At the same time, Martin and other IBMers point out that zLinux users can take advantage of many features that are unique to the zSeries mainframe, including HiperSockets connectivity to CICS, DB2, and IMS running on z/OS, as well as mainframe quality-of-service and reliability features.
A Pragmatist’s Take
Bill Miller, vice-president of BMC Software Corp.’s information management (IM) business unit and a long-time mainframe market watcher, describes himself as a mainframe realist. Yes, he acknowledges, zLinux and other new workloads still aren’t as mature as z/OS or as efficient as VSE, TPF, and other bread-and-butter Big Iron environments. Even so, Miller suggests, customers seem to be diving into next-generation workloads with the expectation that things will get better.
“The number one pain point we are hearing [from customers] is SQL performance, because what they’re telling us is happening is that more and more applications are moving to the mainframe, but they’re being coded in the distributed world before they move to the mainframe,” he comments. “And in our world, with mainframe applications and SQL performance tools, you can very easily and effectively take advantage of those tools to improve your coding. What customers are interested in is taking advantage of that with these new workloads coming on board because the coding, and what they do with the applications, is maybe not as sturdy or as reliable.”
Ditto for mainframe J2EE, Miller says—largely because of IBM’s über-affordable zSeries Application Assist Processor (zAAP) for Java. “WebSphere is becoming very hot right now. IBM is pushing it hard, so we’re actually investing quite a bit in our WebSphere product,” Miller explains. “Customers are saying, ‘We’ve got to have WebSphere tomorrow, we’ve got to have [WebSphere] MQ tomorrow, we need it right away on the mainframe part.’
“That kind of reinforces what I said about SQL performance. We’re seeing the traditional applications are still there on the mainframe, and they’re going up a little bit, and more frequently, we’re seeing these new workloads, which are the result of Linux and WebSphere adoption.”
In the long term, some mainframe market watchers say, the net effect of Big Blue’s pricing policies will be to steer more and more customers toward next-gen workloads—or (conversely) to force traditional customers to upgrade to new versions of z/OS at something just short of a glacial pace.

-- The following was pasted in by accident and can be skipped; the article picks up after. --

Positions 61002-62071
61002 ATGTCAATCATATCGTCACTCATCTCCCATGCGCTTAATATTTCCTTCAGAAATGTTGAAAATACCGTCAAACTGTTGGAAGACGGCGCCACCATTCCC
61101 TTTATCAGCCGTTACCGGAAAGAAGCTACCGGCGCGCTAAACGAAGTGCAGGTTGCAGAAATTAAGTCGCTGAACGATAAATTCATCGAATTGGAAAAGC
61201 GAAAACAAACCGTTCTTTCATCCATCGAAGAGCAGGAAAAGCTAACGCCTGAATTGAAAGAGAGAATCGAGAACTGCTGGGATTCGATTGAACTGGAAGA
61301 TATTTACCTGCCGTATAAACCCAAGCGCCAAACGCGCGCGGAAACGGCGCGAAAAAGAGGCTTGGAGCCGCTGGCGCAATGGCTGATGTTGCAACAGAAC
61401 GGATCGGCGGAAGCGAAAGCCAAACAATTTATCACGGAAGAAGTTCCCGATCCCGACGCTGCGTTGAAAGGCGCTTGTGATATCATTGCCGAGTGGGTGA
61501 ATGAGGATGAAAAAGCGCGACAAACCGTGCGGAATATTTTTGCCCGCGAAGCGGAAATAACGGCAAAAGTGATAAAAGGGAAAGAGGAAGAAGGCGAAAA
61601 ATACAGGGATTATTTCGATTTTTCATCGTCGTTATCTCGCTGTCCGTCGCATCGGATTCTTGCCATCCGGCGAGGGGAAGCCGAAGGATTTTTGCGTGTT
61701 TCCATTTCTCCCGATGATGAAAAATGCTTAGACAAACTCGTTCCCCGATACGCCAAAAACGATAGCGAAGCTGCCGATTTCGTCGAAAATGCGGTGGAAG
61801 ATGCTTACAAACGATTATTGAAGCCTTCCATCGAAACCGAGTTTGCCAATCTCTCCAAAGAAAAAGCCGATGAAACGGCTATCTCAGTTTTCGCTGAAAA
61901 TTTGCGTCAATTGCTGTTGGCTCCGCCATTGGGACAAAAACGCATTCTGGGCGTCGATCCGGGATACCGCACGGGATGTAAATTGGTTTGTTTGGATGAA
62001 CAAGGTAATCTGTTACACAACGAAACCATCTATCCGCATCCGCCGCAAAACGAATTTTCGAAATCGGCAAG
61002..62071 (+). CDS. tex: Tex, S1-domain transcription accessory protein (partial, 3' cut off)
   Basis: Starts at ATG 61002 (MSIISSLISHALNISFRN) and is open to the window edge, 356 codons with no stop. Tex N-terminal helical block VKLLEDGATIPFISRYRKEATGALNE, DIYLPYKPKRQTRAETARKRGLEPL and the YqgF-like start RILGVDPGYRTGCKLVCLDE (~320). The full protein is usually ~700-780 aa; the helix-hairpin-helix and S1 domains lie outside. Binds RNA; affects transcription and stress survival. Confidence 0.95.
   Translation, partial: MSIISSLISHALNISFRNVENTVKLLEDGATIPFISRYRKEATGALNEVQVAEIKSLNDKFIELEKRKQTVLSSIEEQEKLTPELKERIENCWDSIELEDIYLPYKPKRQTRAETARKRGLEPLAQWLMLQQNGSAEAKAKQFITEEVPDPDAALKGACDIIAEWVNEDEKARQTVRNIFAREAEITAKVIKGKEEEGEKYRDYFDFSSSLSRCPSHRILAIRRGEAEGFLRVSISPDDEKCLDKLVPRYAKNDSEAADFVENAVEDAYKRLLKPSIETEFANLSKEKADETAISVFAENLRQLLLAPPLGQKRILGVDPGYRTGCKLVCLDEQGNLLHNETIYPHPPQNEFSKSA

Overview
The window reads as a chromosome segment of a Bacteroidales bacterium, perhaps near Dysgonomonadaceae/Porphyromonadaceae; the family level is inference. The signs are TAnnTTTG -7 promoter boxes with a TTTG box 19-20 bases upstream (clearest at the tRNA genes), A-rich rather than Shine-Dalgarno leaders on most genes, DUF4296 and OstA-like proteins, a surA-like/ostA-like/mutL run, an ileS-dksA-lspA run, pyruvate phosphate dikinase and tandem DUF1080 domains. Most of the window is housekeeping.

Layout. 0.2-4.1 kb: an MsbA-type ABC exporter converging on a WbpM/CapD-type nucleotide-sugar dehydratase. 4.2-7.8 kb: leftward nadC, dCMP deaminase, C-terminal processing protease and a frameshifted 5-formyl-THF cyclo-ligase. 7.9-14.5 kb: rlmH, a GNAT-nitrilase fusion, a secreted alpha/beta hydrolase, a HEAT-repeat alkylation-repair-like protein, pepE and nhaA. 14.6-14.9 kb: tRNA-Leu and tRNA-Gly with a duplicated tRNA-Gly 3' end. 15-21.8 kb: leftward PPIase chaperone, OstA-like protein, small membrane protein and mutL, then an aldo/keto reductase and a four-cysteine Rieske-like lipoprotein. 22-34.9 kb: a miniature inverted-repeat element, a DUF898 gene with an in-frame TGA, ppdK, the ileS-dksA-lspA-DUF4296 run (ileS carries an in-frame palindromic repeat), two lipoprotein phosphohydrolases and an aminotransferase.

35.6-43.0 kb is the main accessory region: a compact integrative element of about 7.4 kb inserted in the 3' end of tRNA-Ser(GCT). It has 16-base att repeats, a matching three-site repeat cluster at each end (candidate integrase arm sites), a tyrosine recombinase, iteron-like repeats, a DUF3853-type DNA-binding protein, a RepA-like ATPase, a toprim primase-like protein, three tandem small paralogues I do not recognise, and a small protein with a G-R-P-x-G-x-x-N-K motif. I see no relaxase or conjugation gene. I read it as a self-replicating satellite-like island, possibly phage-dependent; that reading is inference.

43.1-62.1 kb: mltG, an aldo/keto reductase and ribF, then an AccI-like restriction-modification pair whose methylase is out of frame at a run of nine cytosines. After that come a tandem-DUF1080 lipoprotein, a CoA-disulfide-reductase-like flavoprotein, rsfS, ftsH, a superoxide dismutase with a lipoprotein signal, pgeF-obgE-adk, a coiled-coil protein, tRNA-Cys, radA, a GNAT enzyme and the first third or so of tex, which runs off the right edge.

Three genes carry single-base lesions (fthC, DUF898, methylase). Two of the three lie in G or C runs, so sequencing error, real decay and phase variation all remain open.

When a Big Iron shop purchases Linux IFL(s), for example, it doesn’t have to re-purchase an IFL each time it upgrades to Big Blue’s latest and greatest mainframe hardware (e.g., from z900 to z990 to z9). Customers do have to pay Linux licensing, maintenance, or support costs (to Red Hat, Novell, or other vendors; or to business partners and services providers, for example), but such costs amount (right now, anyway) to a fraction of similar z/OS costs. The net effect of such a policy is to provide customers with ever more bang for their buck as mainframe systems become ever more powerful.
This value proposition isn’t quite as straightforward for z/OS shops. A z/OS 1.3 customer that wants to deploy z/OS 1.4 will pay much more, on average, than a zLinux shop would to upgrade to the latest version of Novell’s SuSE Linux Enterprise Server. For some organizations, this amounts to a double whammy: not only must they foot the bill—$250,000 or more—for new mainframe hardware, but they must also pay a not-insignificant price for new z/OS software.
“A lot of clients are hanging as far back as they can to avoid having to upgrade and pay the price [new z/OS license charges], while not losing the ability to easily migrate to the ‘64-bit-only’ version [of z/OS],” says Post, whose 9-to-5 job is with a prominent outsourcing services company. “IBM delayed that version several times, due to loud complaints from people that weren't prepared to pay for new hardware and software simultaneously.”
In an upcoming column we’ll examine mainframe training: Who should pay—and why? Big Blue isn’t the only one with an interest in the future of the mainframe platform—but why are American companies so loathe to foot the bill for mainframe (and most other technology) training?
About the Author
Stephen Swoyer is a Nashville, TN-based freelance journalist who writes about technology.